We want you to plan for success. Welcome to Planning Matters Radio.
Welcome into the program. My name is Amber Rashaan with Rashaan Planning and April is Financial Literacy Month. In a recent series of interviews, Peter Rashaan, my husband of Rashaan Planning, discussed the importance of general financial literacy and understanding of basic financial concepts, as well as more specific issues like traditional versus Roth IRAs, the Fed interest rate hikes, and where you can get a government-backed guaranteed 7.12% interest on safe money right now.
Each of these interviews were produced as podcasts for you to listen or view on demand and can be found at www.richonplanning.com. If you have any questions or would like to improve your financial literacy or confidence in your financial plan, well-being, and future, contact Peter Rashaan at Rashaan Planning at 919-300-5886. Now, let's get into Financial Literacy Month topics with Peter Rashaan.
Hey Peter, good to see you. April is Financial Literacy Month, so happy Financial Literacy Month to you. And this is so important, the importance of a financial education. In fact, FINRA often gives people a test to measure their knowledge of interest, compounding inflation and bonds, and surprisingly, only 34% of people are passing.
So I just want to break it down. Peter, why do you think a financial education is so important? Well, because only 34% of people are passing. I mean, I think it's really important that we get that financial education, understanding, that financial literacy. That FINRA test has a lot of different components that go into it that they ask questions about, but some of them are just as simple as compounding interest. Do you understand that it's important that you're earning money on the money that your money has earned for you? That's when you put money to work. And not only 34% financially literate according to that FINRA test, but I also saw some other studies from Bloomberg that said under 30% of millennials felt financially prepared for an emergency or the unexpected. So we really need to do a better job in getting educated and setting that foundation in place for some good financial habits into and throughout life.
Yeah, good point. I want to talk to you a little bit more about compounding because I think this is one of those things that I wish I'd known earlier. And Peter, you said this specifically is so important to you that you actually make it your mission to go out in the community and educate young people about it.
Yeah, I've been to a couple of the local area high schools here, invited in for career day or for some one-off professional information and education days. And I talked to the high schoolers about the importance of saving early and often and as much as possible, but also the difference between saving and investing. And I show them a chart similar to what you're, you're putting on the screen now where we see the implications, the effects of compounding interest. Albert Einstein said it was the most powerful force on the planet. The power of compounding has been called the eighth wonder of the world. And the reason why is that your money works for you. It continues to grow.
And I show the high school. There's a chart of somebody who begins saving at 20 and saves only till 30 versus somebody who starts at 30 and saves all the way till 65. And the difference is pretty remarkable. And then I show them if they didn't stop at all, but start at 20 and save all the way through to 65, what that looks like.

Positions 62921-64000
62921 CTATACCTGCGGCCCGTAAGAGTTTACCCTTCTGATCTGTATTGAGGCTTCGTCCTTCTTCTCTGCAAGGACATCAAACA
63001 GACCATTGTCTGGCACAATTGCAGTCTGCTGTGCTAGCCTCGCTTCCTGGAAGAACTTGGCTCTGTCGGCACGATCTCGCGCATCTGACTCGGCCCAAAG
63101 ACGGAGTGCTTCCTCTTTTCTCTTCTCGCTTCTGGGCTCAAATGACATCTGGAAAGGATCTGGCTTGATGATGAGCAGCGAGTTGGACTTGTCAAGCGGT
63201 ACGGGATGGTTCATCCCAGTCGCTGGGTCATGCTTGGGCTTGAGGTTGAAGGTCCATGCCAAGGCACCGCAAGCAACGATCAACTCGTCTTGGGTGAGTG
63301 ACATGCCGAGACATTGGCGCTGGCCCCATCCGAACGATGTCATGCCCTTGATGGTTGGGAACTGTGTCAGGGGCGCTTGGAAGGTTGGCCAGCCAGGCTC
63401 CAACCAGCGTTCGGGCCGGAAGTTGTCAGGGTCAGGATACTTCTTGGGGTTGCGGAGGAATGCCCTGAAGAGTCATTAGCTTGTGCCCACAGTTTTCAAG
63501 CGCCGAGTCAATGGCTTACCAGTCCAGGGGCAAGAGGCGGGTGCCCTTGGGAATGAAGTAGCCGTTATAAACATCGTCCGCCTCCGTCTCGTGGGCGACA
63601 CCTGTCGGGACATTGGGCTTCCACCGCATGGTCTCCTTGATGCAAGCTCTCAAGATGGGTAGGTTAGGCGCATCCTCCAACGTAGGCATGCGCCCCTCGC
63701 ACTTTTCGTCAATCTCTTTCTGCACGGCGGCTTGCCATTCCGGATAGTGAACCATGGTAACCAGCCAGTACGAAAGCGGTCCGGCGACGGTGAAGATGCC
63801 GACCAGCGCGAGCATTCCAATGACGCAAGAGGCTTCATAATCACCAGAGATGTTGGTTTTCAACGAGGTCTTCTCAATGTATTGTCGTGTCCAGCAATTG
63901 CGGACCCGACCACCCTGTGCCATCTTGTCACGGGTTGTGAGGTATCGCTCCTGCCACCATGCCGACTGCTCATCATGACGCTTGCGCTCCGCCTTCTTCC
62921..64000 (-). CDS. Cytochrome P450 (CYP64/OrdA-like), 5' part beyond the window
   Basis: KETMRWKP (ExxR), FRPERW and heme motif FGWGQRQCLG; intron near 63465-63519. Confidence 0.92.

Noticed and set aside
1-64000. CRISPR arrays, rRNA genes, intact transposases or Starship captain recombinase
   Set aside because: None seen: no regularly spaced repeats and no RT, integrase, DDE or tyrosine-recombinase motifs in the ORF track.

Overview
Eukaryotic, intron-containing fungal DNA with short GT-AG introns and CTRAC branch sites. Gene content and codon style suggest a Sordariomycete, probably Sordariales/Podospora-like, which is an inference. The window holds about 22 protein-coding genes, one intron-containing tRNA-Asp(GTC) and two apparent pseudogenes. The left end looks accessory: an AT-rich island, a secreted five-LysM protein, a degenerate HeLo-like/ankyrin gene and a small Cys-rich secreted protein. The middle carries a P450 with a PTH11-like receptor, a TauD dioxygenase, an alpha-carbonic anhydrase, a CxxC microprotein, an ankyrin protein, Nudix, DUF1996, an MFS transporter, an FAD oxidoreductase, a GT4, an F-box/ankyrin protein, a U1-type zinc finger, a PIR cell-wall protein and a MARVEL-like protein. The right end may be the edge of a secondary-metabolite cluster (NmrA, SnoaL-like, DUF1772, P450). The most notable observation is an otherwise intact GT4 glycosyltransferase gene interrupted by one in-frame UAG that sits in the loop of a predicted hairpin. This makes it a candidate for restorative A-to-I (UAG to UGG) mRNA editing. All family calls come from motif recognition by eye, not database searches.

But here's the thing. If your money is not compounding for you, it doesn't matter where in that chart you take time off, like the end of that chart, it begins to show the real power of compound interest. The growth of the money begins to hockey stick and grow exponentially. And if you miss any time, it's not that time at the beginning or the middle that you miss. It is the end where that money really begins to pick up and grow so quickly because of that compounding interest.
Right. Well said. You know, and one of the reasons I think that it's kind of so complicated now is that we live in this world that the entire financial landscape has changed, but chief among them, retirement planning, right? It used to be that we had a pension, you would contribute, somebody else would manage it and then you would retire and it was great. But now there are so many options to choose from, you know, tax deferred, do I pay my taxes now or later? And this is something that you specialize in helping people navigate all these options and figuring out what's best for them.
Yeah. Well, having many, many options doesn't necessarily simplify things more often than not. It actually complicates things. And in our world of ease of use and digital done for you, everything financial and retirement planning has, I agree with you, Erin, become more complicated. It used to be that we had the pensions kind of set it and forget it. You start your career, you work your entire career for one company, and then you retire and that company continues to pay you.
Whereas today that burden has really been placed more on each one of our own individual shoulders. And there is a lot that goes into what that pension used to provide that we as individuals now need to make sure that we have accounted for. Income planning is a buzzword of the last maybe 15 years that really wasn't heard much before that because income and retirement was sort of taken care of for you. Longevity was not necessarily something that was considered as much of a risk when pensions provided for a payment that was guaranteed throughout the duration of your lifetime. But now that we retire with a finite amount of money, no pension, we've got to make that money last for an unknown amount of time. Longevity risk as it's come to be known is something that we really have to specifically take the steps to address financially so that we can once again look at longevity as a blessing and something that we hope for rather than something that's going to risk our financial wellbeing and security. Right. Yeah. Especially now that retirement year is 25, 30 years.